Business

Pandemic-induced scarring in developed markets less than feared

The Covid-19 pandemic will reduce major developed markets’ (DMs) medium-term supply-side potential gross domestic product (GDP) growth but the damage will be significantly less than initially feared in the early days of the health crisis, said Fitch Ratings.

Investment is more resilient than we expected and actual and long-term unemployment have not increased as much as initially forecast, helped by unprecedented policy support. The medium-term economic recovery of the DMs will be much faster than in the aftermath of the global financial crisis in 2008-2009.

The scale and speed of the macro policy response to the pandemic was unprecedented, cushioning private-sector balance sheets and supporting aggregate demand. The strength of policy-driven demand has prompted businesses to boost manufacturing capacity. The pandemic has also accelerated information technology usage.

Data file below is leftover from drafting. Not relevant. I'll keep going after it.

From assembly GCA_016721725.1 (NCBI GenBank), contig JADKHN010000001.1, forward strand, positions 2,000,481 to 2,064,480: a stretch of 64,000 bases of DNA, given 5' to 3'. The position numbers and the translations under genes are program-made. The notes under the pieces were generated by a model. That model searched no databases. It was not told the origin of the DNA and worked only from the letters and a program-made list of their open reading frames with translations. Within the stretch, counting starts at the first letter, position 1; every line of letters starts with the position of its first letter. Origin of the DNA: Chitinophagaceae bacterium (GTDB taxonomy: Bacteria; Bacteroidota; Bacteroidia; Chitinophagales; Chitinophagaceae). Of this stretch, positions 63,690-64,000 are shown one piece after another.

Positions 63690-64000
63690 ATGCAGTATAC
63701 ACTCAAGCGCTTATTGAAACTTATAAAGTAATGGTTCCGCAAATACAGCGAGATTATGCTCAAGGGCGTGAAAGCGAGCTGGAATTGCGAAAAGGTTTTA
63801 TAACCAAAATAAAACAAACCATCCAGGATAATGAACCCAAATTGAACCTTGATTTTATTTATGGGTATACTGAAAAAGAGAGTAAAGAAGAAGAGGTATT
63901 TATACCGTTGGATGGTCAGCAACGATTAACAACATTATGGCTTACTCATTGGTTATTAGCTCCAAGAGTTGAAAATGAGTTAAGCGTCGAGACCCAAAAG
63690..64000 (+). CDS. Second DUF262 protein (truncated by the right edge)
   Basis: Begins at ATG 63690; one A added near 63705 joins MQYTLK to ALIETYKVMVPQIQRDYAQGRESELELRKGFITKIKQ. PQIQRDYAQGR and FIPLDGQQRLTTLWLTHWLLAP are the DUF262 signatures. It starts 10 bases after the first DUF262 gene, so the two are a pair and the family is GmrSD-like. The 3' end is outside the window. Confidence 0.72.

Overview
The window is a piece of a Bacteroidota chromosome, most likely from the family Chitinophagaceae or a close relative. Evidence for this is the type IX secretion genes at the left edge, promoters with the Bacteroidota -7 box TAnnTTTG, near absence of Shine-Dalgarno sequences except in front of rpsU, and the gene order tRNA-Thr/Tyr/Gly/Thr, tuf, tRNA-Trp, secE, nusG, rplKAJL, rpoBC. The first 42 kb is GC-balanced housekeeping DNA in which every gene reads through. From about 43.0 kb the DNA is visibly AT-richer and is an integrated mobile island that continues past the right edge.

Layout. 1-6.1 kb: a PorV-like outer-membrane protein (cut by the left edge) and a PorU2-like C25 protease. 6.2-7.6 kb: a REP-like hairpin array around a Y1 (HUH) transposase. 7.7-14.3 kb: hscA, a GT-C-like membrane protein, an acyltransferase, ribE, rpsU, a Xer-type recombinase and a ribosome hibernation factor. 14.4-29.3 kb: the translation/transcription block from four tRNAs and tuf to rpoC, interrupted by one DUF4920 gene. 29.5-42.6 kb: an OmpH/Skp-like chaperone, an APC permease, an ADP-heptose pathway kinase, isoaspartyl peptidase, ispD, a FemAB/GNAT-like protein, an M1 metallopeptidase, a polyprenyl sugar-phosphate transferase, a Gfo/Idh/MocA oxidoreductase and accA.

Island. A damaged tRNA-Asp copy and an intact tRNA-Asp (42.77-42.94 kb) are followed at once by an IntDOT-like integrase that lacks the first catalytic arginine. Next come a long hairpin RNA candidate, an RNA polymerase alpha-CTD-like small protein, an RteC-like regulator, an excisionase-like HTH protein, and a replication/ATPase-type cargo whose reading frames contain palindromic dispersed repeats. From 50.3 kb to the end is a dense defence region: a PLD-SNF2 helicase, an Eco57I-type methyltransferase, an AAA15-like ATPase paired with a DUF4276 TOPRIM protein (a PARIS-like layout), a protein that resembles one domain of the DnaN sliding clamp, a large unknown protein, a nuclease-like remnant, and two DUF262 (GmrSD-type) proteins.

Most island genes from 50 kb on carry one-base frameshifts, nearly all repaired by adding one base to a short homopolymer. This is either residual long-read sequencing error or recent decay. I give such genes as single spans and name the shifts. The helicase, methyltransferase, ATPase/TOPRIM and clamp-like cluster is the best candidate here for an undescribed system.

We expect the pandemic to knock only 0.1pp per year off potential growth across most large DMs from the pre-pandemic period.

The small hit to potential growth stems from our expectations of slower labour force growth, driven by more older workers leaving the labour force permanently, and lower net immigration in some regions. Also, the time it takes for labour to re-allocate from shrinking to growing industries may increase labour market mismatch.

Core inflation pressure has intensified over the past few months, reflecting short-term bottlenecks in global goods markets. However, our latest estimates of supply-side potential suggest output gaps will remain negative in most major DMs in 2022, limiting upward pressure on inflation. Nevertheless, our estimates show a significant positive output gap in the US in 2022. We see underlying inflation gradually easing unless policymakers keep macro support elevated for longer than expected.